Sporting after knee surgery is important. Many want to pick up their lifes or have decided to live a healthy lifestyle or to lose some weight. But what kind of sport are suitable? How do you make your choice? You should choose a sport that suits you and your newly operated knee.
When you would like to sport
There are many sorts of major knee operations. The big three are: Total knee replacement ( often in case of osteoarthritis, mostly in elderly, also after a huge trauma), repair operations after a traumatic fracture (all ages, sometimes variable results because of the amount of damage in the knee to start with, ask your doctor some advise), and repair operations after a torn cruciate ligament (mostly athletes). So there is an enormous variety of people concerned. This variety of people will want to do all sorts of sports.
Generally, after a total knee prothesis operation most doctors recommend to abstain from high-impact sports. Low-impact sports are okay. Intermediate-impact sports are only recommended if you have done them before and if you know very well what you are doing. When in doubt, be protective of your knees or ask advise.
First a few remarks on sporting and knees:
1. High-impact sports after knee arthroplasty
A recent study suggests people could do high-impact sports after a total knee replacement surgery. In this study a group of people was followed doing high-impact sports against the advises of their doctors. A control group did low-impact sports. After 7 years no statistically significant differences in wear or in mechanical failure were found between the two groups. With only one clear exeption: Power lifting which involves squatting and heavy weights is really bad after a knee replacement. The absence of differences between the two groups in the study is possibly due to improvements in knee prostheses. Maybe 7 years post surgery is too short a period to see significant differences in wear or mechanical failure, the article suggested. Maybe it is better to await results after 15 years, for by then differences could really have occured. Until then most docters still advise to do only low-impact sports or intermediate-impact sports done with caution. For the full article, see this site by the Arthritis Foundation,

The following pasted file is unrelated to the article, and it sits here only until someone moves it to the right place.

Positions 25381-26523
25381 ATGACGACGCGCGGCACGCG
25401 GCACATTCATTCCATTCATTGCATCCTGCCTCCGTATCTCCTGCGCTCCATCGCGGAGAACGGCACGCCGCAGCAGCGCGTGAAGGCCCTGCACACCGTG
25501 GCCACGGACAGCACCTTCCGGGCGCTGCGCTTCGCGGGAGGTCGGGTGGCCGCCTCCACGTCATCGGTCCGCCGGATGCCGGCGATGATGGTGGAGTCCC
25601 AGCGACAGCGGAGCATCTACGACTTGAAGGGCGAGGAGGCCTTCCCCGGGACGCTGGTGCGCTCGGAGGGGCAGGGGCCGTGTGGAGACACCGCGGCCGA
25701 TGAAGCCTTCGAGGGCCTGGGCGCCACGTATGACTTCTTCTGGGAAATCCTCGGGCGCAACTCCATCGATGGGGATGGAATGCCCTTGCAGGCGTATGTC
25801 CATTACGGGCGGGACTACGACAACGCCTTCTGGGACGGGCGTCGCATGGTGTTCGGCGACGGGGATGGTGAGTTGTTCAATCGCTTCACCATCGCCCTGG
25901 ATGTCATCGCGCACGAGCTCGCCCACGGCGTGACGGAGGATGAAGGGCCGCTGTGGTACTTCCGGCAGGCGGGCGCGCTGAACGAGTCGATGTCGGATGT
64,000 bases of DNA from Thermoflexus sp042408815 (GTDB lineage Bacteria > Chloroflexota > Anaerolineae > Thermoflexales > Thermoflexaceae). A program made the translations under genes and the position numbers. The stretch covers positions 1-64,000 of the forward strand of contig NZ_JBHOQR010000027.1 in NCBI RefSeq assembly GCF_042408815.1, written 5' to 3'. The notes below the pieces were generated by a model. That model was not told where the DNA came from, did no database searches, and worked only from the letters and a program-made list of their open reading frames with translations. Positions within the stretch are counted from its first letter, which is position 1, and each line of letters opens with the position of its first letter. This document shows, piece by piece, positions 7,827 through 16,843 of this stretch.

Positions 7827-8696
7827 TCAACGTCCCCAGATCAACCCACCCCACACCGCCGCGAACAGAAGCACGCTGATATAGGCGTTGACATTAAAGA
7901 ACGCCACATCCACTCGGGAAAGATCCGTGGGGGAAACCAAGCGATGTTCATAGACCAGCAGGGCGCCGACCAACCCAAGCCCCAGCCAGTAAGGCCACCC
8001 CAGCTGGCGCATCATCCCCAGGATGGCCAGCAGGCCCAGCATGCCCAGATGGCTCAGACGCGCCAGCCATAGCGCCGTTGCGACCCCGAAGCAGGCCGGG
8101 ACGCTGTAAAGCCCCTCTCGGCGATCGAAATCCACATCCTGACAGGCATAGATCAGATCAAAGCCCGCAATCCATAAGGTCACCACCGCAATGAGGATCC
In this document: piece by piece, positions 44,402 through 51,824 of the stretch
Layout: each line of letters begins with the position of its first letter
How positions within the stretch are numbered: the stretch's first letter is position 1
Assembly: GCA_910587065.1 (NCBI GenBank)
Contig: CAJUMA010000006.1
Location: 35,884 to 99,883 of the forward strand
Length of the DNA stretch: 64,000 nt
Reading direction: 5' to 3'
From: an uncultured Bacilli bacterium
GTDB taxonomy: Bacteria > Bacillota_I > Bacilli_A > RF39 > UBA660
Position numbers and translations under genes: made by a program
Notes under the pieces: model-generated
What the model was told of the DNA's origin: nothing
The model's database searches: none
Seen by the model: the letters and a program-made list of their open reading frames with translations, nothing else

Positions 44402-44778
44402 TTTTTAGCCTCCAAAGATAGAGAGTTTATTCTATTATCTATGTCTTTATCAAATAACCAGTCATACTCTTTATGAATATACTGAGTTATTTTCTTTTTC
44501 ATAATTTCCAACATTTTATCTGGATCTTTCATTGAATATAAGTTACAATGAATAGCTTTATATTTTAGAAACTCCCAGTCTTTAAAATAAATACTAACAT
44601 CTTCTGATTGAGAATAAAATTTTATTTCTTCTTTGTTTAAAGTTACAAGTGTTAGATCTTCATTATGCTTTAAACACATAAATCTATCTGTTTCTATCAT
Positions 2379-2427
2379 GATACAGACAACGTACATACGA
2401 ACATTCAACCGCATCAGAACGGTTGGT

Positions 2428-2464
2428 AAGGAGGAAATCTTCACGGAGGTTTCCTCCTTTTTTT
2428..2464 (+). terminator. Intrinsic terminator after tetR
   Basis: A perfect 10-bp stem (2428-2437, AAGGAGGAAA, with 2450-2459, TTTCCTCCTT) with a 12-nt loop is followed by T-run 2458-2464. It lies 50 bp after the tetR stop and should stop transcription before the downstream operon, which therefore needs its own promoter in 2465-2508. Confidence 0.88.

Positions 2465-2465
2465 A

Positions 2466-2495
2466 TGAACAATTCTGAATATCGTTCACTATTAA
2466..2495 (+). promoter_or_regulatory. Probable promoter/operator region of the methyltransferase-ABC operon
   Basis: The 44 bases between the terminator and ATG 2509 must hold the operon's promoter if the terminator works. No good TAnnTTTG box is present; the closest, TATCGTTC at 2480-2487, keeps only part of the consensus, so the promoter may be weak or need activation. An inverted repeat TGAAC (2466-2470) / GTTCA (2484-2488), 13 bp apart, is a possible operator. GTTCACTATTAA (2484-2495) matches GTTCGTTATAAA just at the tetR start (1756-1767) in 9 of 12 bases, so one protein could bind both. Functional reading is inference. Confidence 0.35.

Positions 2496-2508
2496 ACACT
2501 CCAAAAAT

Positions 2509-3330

2. Sports and bodyweight
The weight of a heavy body overloads an operated knee, obviously. Sports together with a reduced calorie intake leads to less weight and less overload of the knees. This goes for all knees…. So please, resume an active lifestyle.
3. Impact of running on ostoearthritis
Research shows that osteoarthritis does not develop faster or in an earlier age in high impact sports like running. But once osteoarthritis is present, running agravates and accelerates arthritis. Someone who has had a knee replacement (arthroplasty) due to arthritis should consider whether the other knee also could be afflicted with arthritis, before he starts running again.
4. Taking up pivoting sports after an ACL tear
Anterior cruciate ligament (ACL) injury happens mostly to (professional) athletes. For them a quick return to their pivoting sports is, of course, very important. They have an arthroscopic operation 4-8 weeks after the tear, when full range of motion is eshtablished and any joint swelling has disappeared, (to prevent arthrofibrosis). They are put on a rehabilitation schedule immediately after surgery and can play again in 4-12 month. In a number of cases, people are not operated after a cruciate ligament tear. If their knee is sufficiently stable (well trained muscles) and they are willing to take the risk, they also can resume their sports.